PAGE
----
Sudan

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Sudan is a nation of 34 million people to the South of Egypt in Africa with a North which is predominantly Islamic (about 70% of the population is Sunni Muslim) and includes part of the Sahara Desert, and a South which is animist (about 25% of the population) and Christian (about 5% of the population) and predominantly sub-Saharan. Most of the population of the country is centered in the fertile Nile Valley.

The Southerners have waged a civil war seeking independence since the 1980s. Millions died of the war itself and of the famine that resulted. The stakes were heightened in 1998, when Sudan adopted Islamic law. Peace has been seriously discussed since 2002, and a peace treaty (with autonomy that could lead to independence for the South) was signed at the end of 2004 with heavy United Nations prodding.

Sudan was a colony of Egypt until it gained independence in 1956, except for an interlude from the 1880s to 1898 in which Muhammad Ahmad, known as the "Mahdi", served as spiritual and temporal leader of a revolution that formed a partial basis for the famous science fiction novels set in Dune by Frank Herbert. From the first coup in 1969 to the present, civil war, coups and non-democratic government have predominated and the military continues to exert a strong role in the government of the country.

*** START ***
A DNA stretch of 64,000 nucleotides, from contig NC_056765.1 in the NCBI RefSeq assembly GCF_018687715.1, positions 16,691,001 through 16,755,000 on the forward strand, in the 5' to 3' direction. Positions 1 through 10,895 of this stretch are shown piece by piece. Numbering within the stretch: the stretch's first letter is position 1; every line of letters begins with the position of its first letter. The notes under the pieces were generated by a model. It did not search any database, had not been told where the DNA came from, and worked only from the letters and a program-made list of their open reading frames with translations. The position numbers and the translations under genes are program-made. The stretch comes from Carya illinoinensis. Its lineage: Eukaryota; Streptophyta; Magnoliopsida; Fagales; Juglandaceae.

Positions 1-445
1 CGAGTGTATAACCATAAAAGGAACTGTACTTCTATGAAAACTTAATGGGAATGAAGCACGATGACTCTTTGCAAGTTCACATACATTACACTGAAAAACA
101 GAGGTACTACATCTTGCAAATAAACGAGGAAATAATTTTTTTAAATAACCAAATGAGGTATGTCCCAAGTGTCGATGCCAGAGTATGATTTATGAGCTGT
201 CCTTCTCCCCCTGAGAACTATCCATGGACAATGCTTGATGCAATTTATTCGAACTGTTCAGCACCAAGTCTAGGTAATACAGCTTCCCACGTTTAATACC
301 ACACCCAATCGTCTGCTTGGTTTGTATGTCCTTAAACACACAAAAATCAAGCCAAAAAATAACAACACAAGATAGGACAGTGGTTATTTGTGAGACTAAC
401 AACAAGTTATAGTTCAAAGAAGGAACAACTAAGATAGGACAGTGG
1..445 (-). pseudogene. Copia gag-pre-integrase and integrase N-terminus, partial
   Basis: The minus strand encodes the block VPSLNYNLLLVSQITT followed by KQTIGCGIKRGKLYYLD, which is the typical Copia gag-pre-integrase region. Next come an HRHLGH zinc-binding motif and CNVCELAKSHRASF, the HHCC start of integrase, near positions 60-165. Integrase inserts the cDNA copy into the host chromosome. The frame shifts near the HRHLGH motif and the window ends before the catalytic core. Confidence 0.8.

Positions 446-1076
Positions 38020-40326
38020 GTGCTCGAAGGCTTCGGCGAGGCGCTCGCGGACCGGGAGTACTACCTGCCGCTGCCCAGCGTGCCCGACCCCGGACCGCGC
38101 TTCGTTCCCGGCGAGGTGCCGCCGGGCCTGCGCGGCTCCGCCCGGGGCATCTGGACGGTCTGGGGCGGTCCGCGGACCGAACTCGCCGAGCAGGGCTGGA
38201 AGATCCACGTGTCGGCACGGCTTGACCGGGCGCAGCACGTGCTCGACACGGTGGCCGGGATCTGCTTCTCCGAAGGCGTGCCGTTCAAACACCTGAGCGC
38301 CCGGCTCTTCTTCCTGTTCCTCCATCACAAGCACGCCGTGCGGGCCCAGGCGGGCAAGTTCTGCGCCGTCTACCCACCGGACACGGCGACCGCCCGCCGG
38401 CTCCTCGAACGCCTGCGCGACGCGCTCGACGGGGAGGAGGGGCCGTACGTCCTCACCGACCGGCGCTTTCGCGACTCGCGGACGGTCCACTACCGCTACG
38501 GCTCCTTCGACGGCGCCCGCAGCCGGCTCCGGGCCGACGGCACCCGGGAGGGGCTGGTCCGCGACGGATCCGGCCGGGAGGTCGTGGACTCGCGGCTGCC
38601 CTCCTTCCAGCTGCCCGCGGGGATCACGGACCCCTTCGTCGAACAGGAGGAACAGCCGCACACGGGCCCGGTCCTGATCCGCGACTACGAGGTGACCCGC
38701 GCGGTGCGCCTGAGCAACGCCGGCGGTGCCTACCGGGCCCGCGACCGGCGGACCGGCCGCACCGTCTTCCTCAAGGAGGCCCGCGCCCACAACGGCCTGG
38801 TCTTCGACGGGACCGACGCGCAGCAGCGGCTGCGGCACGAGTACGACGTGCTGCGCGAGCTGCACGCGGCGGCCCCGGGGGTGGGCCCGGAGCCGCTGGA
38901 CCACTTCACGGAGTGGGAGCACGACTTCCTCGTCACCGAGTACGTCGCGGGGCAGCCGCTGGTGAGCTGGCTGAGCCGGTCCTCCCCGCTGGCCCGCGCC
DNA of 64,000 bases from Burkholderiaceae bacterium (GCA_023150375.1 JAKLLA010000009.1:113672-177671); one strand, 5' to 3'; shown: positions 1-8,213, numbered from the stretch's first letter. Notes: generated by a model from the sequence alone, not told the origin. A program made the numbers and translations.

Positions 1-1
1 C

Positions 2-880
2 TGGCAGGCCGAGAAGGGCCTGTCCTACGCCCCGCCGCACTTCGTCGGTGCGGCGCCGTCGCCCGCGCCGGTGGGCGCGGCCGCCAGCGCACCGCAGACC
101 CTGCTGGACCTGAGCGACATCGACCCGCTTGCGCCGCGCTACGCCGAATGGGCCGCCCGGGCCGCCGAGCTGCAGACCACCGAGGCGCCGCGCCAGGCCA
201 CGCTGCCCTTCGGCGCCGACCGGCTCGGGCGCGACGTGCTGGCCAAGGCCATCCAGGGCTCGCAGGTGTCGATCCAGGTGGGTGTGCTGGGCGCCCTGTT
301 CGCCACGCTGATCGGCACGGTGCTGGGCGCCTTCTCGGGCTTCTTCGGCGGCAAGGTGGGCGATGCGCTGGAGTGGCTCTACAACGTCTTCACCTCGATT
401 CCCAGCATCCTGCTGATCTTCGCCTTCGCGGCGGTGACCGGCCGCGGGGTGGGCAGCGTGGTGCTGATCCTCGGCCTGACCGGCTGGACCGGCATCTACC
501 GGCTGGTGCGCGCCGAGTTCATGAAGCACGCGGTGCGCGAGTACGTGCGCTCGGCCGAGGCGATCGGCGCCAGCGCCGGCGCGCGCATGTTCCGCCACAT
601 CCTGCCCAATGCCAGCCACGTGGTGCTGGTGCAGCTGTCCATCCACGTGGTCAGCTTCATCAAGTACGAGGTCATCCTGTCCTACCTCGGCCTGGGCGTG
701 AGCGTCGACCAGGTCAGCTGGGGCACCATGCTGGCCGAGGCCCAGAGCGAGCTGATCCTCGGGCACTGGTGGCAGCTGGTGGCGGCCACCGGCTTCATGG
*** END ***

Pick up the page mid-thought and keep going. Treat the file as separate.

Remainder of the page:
Sudan has been cited by many in the international community as the most recent episode of genocide in the world. There are continuing genocidal conflicts in the Darfur region in the West. The Sudanese Civil War has also been cited as an instance of the re-emergence of slavery in the modern world.

The fact that the United States and other Western nations have failed to intervene in genocide in Sudan, and before that in Rwanda, while taking a more active role where whites were present in genocidal or potentially genocide situations (such as Bosnia and Kosovo) or where oil was at stake, has lead to allegations of racism and cynical oil based motives in U.S. foreign policy.

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